War of the Rebellion: Serial 062 Page 0466 LOUISIANA AND THE TRANS-MISSISSIPPI. Chapter XLVI.

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proaching spring from guerrillas and returned rebels from the rebel army, and being desirous to prevent any such calamity again occurring, would suggest that this county be continued under the jurisdiction of J. M. Hyatt, esq., provost-marshal-general of the borders of Iowa and Missouri. Our proximity to Keokuk, the past assistance we have received from them, the mutual good understanding existing between us, and the confidence we have in the present incumbent in office, all induce us to desire the continuance of our former connection with him. And should we be attached to the Hannibal district much inconvenience to the loyal people would be experienced, being distant 60 miles, whilst at Keokuk we are but 5 miles distant, and [with] easy facilities for communication. The foregoing, with many other good and cogent reasons, induce us to prefer this request.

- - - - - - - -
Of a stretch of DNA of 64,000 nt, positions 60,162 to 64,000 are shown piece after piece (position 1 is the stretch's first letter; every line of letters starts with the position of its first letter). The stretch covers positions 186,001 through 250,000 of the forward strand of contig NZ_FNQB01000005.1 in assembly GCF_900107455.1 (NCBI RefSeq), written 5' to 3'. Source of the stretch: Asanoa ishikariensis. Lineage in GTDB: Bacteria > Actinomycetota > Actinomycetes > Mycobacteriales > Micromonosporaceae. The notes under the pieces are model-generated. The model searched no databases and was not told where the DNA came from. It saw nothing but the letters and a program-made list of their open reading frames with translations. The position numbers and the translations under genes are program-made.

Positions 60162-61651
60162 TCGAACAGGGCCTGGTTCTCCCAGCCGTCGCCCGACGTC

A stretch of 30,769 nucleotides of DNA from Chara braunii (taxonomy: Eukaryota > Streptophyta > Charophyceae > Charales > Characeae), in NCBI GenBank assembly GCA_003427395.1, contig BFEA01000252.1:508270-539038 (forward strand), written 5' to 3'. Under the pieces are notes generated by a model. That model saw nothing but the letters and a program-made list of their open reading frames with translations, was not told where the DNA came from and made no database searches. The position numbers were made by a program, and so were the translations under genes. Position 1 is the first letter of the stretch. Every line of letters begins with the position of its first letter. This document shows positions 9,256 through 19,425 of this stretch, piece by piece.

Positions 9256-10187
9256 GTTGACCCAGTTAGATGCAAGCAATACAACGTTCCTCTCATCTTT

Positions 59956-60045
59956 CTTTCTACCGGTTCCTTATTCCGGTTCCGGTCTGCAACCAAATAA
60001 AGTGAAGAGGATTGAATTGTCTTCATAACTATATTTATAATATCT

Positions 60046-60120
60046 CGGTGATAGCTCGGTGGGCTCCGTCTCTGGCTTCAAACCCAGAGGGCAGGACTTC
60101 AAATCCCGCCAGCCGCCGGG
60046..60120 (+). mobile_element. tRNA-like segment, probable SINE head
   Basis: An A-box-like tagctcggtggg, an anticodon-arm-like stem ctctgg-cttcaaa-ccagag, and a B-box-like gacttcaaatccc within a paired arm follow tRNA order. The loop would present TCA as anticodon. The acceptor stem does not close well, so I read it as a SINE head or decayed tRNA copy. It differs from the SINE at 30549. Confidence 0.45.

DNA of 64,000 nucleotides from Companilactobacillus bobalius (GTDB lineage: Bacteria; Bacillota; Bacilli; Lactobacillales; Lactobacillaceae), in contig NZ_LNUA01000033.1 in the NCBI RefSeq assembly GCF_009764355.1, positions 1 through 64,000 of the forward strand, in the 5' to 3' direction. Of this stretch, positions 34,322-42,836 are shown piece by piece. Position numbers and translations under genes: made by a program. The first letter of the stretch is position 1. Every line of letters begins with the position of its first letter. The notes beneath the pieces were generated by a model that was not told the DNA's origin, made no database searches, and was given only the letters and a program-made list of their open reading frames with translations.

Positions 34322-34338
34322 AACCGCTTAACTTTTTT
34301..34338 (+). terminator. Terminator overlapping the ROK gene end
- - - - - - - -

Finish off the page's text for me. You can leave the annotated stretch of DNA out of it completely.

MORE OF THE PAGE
Respectfully, &c.,


[And 61 other citizens.]


Colonel GREENE:

I can find no order or other authority appointing this gentleman provost-marshal. If such authority emanated from these headquarters, I would respectfully suggest that the parties be more explicit in regard to it.


Lieutenant, &c.

CIRCULAR.] JEFFERSON CITY, MO., February 29, 1864.

Officers and Soldiers of the First Cav., Missouri State Militia:

The following communication* having been received from the commanding officer of the district, I, as your commanding officer, take great pleasure in communicating to you the thanks and gratitude of your commanding general. Fellow-soldiers, it is to you for the faithful discharge of your duties that the credit and honor belong. It is true that in military matters there must be some one to command, but, soldiers, it is just as true that, to be effective, commands must be promptly obeyed and orders strictly carried out, and it is your promptness and faithful discharge of your duties that has enabled me to discharge my duties so satisfactorily to the commanding general of the district. Officers and soldiers of the First, for your kind treatment and the prompt, cheerful, and soldierly manner in which you have executed and obeyed all my commands, you have my most sincere thanks, and rest assured that wherever duty to my country calls me, the officers and soldiers of the First Cavalry, Missouri State Militia, will never be forgotten.

Hoping soon to be with you again to share your toils and dangers, I am, very respectfully,


Lieutenant-Colonel First Cavalry, Missouri State Militia.


*See Steger to Lazear, February 20, p. 386.